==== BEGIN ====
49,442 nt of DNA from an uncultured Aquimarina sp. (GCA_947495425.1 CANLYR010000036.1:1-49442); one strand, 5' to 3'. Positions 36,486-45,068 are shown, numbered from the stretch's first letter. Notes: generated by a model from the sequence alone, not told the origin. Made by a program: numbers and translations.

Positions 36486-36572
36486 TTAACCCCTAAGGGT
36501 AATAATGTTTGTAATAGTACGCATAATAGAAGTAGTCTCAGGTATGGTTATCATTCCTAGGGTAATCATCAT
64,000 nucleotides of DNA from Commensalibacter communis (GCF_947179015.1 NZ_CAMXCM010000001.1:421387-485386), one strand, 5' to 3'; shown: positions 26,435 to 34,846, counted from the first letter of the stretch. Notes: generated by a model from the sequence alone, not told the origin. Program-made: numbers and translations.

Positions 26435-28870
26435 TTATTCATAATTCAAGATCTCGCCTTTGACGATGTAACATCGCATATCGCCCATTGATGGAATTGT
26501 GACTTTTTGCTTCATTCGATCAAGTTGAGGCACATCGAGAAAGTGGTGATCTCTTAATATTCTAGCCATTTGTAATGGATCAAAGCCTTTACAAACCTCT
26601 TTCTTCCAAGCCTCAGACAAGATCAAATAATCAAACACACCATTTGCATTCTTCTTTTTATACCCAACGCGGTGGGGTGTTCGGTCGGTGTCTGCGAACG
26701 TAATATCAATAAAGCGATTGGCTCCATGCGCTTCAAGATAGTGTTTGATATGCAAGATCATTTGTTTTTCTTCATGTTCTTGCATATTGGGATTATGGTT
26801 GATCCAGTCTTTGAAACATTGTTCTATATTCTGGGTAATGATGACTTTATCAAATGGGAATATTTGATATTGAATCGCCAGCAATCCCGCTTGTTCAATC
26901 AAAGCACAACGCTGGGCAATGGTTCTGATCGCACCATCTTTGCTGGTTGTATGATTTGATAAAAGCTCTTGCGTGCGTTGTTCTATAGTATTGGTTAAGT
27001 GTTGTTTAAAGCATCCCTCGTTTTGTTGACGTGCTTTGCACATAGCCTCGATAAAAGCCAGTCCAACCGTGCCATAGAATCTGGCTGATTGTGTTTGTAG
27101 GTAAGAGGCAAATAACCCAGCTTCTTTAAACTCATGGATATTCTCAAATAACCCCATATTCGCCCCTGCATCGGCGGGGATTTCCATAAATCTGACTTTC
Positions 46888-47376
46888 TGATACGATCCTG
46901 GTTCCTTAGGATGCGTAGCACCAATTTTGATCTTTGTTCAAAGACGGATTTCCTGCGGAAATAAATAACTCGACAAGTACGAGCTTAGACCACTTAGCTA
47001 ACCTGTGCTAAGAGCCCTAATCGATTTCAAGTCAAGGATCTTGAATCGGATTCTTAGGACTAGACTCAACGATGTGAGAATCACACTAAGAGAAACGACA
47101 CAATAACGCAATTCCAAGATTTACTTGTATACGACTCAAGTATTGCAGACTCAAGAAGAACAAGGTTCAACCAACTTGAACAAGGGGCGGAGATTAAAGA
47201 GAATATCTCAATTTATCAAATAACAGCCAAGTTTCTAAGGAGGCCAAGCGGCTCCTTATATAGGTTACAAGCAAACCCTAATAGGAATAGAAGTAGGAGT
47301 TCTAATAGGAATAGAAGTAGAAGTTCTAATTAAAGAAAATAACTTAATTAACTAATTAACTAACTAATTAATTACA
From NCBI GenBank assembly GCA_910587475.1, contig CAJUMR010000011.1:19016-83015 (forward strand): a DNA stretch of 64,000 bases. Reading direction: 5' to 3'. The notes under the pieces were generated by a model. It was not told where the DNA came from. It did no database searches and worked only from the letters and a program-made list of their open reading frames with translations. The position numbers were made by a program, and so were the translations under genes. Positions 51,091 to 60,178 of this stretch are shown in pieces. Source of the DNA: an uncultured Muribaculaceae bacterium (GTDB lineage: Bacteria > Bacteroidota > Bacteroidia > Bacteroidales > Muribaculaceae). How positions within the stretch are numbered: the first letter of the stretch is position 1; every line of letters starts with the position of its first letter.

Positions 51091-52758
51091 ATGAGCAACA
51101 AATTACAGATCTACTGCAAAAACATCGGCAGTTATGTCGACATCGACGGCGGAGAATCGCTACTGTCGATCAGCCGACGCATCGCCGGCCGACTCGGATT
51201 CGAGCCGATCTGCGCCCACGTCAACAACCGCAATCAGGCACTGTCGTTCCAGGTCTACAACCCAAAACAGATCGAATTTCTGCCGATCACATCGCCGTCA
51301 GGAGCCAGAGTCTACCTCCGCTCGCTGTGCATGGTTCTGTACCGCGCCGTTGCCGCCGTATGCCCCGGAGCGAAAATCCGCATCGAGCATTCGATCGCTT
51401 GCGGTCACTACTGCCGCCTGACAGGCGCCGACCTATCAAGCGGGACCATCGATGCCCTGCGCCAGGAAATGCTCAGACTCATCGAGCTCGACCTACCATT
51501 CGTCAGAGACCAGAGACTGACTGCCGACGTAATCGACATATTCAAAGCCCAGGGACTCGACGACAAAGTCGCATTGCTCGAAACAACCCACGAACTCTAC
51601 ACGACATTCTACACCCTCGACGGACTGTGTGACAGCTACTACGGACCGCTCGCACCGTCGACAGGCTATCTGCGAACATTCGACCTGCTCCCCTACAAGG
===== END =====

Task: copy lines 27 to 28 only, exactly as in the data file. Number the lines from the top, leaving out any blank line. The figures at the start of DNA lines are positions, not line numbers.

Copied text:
51301 GGAGCCAGAGTCTACCTCCGCTCGCTGTGCATGGTTCTGTACCGCGCCGTTGCCGCCGTATGCCCCGGAGCGAAAATCCGCATCGAGCATTCGATCGCTT
51401 GCGGTCACTACTGCCGCCTGACAGGCGCCGACCTATCAAGCGGGACCATCGATGCCCTGCGCCAGGAAATGCTCAGACTCATCGAGCTCGACCTACCATT